The Confederacy of Treaty Six First Nations has dissolved a protocol agreement it signed with Alberta’s UCP government last December that was supposed to help the two governments work together to address economic and social issues.
When it was signed, the two sides called it a solid foundation for genuine dialogue and a collaborative relationship to work on mutual priorities, but Grand Chief Okimaw Vernon Watchmaker says it didn’t work out that way.
“Signing that agreement was in good faith to work together, not one party to determine the other party’s future,” Watchmaker said in an interview with Global News on Wednesday.
Watchmaker said the UCP government has passed several pieces of legislation and introduced new policies that impact First Nations without any consultation, pointing to Bill 1, which prohibits protests on pieces of infrastructure deemed by the government to be critical, and the removal of the coal policy.
“We see a lot of things affecting our treaty position. Again, no consultation, no engagement,” Watchmaker said.
While the decision was made during an assembly meeting on May 12, it was publicly announced after Premier Jason Kenney made comments lamenting what he calls cancel culture as Canadians discuss removing names like Sir John A. Macdonald from public buildings.
“I think Canada is a great historical achievement. It is a country that people all around the world seek to join as new Canadians,” he said when asked his opinion during a media availability on Tuesday.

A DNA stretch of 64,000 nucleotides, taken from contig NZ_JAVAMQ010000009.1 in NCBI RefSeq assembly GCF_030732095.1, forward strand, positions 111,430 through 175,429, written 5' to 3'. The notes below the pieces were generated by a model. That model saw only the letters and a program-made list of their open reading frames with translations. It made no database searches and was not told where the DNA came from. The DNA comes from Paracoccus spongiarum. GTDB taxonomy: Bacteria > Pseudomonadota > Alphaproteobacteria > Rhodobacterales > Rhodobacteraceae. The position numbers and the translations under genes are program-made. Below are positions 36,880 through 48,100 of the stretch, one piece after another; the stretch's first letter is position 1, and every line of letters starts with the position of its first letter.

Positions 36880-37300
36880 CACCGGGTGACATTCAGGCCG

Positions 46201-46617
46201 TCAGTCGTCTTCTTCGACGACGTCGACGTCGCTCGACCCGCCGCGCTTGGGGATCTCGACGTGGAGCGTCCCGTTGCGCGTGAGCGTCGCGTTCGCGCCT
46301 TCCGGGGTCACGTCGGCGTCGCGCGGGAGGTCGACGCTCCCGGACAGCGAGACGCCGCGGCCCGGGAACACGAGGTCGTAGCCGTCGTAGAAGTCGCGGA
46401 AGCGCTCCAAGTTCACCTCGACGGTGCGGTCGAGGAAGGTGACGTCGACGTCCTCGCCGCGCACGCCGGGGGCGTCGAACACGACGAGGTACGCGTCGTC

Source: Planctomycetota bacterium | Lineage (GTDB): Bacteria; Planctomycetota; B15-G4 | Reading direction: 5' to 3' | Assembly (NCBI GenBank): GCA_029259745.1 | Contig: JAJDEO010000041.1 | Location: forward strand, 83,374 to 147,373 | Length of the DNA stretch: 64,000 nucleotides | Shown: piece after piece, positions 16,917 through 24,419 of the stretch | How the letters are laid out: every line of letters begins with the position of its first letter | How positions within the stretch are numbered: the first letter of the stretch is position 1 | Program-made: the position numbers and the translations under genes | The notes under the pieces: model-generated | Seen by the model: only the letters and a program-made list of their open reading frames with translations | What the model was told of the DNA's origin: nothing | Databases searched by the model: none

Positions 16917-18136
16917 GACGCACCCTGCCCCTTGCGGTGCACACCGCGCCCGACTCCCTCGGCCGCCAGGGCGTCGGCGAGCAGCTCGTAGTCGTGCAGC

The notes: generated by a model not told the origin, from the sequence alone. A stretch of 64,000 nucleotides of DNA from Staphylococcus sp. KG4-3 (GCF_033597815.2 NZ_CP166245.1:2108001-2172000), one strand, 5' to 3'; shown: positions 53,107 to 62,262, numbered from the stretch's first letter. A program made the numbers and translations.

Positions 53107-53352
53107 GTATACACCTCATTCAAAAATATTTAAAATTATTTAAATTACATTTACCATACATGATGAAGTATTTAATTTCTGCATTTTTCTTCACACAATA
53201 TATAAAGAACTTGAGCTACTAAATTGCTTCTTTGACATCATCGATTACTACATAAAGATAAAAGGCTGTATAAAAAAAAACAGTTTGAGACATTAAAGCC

“It is an imperfect country, but it is still a great country, just as John Macdonald was an imperfect man but was still a great leader. If we want to get into cancelling every figure in our history who took positions on issues at the time that we now judge harshly and rightly in historical retrospective — but if that’s the new standard, then I think almost the entire founding leadership of our country gets cancelled.”
Watchmaker called the comments appalling and insensitive.
In a statement, the government said it was disappointed with the confederacy’s decision to end the protocol agreement.
“Alberta’s government entered into this agreement in good faith, with the idea of working together in a spirit of respect and partnership to move forward our shared social and economic priorities,” the statement read.
“Protocol agreements chart a course for meaningful discussions, information sharing and a way to explore issues of mutual concern. It is our best path forward, and we will continue to work with the grand chief to find a solution that is good for us all.”
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